“The drum major instinct” Oct 18 2009.
Preached by Rev. James Murray at Dominion-Chalmers United Church.
Recent polls show the Conservative government rising in popularity. The pundits think they might even get a majority when they go to the polls next time. So what would we think of Prime Minister Stephen Harper if he said he didn’t want another election because he was happy to govern with the current minority parliament?
A new hockey season is upon us. The Ottawa Senators are off to a good start, much to the delight of the local fans. Meanwhile the Toronto Maple Leafs are enduring their worst start to the season in club history. So what would we think of the coach Cory Cluston if he said he wouldn’t try to get the Sens into the playoffs, because he didn’t want to show up the Leafs?
In both cases, we would think they had gone stark raving mad. Politicians are supposed to want to govern with as much power as possible. Hockey teams are supposed to want to win the Stanley Cup. It’s what they do. It’s normal to want to succeed. To do well. To accomplish your goals. To be recognized for your accomplishments.
If it is natural to want to succeed, then why are we so hard on James and John for asking Jesus to let them be his number one team? Are we denying our human nature if we tell them not to seek greatness? If our response to James and John is tell them to just sit back and be happy to be one of the twelve, then our understanding of Jesus’ gospel is too small.
When Jesus hears their request, he thinks it is a worthwhile idea for them to seek greatness. He encourages them to pursue it. He does check them out, to make sure they know exactly what it is they are seeking. For the kind of greatness Jesus is encouraging them to achieve requires a bold sense of humility. His kind of greatness requires a different way of being in the world. His way involves being servant of all. Of giving your life for the sake of others.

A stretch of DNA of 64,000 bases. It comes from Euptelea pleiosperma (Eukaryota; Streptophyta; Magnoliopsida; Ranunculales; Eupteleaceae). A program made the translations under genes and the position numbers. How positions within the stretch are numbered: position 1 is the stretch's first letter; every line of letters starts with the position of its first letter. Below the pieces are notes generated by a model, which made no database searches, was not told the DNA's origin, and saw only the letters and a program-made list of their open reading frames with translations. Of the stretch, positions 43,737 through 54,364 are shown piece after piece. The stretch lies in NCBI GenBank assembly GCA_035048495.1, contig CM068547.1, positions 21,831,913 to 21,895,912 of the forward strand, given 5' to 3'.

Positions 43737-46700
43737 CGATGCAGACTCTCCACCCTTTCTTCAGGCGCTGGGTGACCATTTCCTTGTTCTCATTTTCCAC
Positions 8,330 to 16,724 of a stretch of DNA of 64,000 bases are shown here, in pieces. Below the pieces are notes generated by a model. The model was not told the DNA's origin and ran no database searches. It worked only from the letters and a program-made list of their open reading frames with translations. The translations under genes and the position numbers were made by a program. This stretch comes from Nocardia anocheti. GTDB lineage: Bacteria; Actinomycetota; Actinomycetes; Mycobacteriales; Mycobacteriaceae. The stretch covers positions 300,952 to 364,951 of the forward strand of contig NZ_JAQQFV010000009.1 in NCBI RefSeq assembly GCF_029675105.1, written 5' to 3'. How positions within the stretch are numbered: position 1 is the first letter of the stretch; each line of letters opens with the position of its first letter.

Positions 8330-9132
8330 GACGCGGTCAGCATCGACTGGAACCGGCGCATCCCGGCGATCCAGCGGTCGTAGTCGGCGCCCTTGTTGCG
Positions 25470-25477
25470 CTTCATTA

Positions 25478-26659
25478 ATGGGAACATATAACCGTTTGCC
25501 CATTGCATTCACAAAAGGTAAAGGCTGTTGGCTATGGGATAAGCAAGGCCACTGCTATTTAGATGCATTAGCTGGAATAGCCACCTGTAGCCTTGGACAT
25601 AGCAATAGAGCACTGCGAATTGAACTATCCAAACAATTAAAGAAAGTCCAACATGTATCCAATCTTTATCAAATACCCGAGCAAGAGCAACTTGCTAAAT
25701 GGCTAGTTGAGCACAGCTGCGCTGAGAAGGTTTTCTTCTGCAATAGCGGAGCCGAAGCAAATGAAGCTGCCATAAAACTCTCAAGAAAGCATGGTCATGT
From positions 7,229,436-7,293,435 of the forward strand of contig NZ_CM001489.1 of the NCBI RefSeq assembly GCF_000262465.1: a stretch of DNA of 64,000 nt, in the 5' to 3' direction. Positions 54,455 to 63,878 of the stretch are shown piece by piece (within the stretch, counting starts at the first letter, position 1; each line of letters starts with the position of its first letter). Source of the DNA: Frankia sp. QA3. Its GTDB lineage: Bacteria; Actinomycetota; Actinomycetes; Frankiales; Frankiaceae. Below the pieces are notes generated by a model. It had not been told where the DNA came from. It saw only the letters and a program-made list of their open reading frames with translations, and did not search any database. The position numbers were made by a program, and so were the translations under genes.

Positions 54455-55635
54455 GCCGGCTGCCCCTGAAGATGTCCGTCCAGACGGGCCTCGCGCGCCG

Alfred Adler was one of the fathers of modern psychiatry. Adler believed the desire for recognition, the wish to be significant, is actually stronger than the desire for sexual fulfillment. Adler believes the desire to achieve status is the dominant impulse in human nature. The truth is we all want to do something great, and we want to be recognized for it.
My great uncle Wallace Hamilton was a Methodist preacher in Florida. In one of his sermons, Hamilton describes this desire to be recognized for what we do as being ‘the drum-major instinct’. We want to be the drum-major who leads the parade. Hamilton said it would be a mistake to try and drum that instinct out of us. He said the Gospel shows us how we can learn to ride the wild horses of our untamed instincts.
So when Jesus hears James and John’s request, he doesn’t respond with another chorus of ‘Get thee behind me Satan!” Instead, Jesus says to the sons of Zebedee, “You want to be important. You want to surpass others, and be great among men. All right. You should! To be my disciples you must! But be sure it is a greatness worthy of God. If you would excel, excel in goodness. If you want to be first, be first in moral excellence. Make the strong force of your ambition the servant of God’s high spiritual enterprise.”
In order to have that kind of ambition, we must be boldly humble. To be humble is to be open to God. It is to be rooted in your trust of the Holy Spirit to provide. It is to know that we are not all powerful. We are not in control of everything which happens. We don’t have to have all the answers. As the British playwright George Bernard Shaw put it, “Churches need to practice humility, as well as teach it.” Humility reminds us that we are not called to be God. We are called to humbly follow Christ. We are to boldly go forward, seeking the greatness of spirit, the lofty goals of compassion, and successfully share the gifts we have been blessed with.
To be humble, requires that we have a big heart. We are to be magnanimous. We usually say someone has a big heart when they are a generous giver. To be a generous giver is merely the visible consequence of being magnanimous.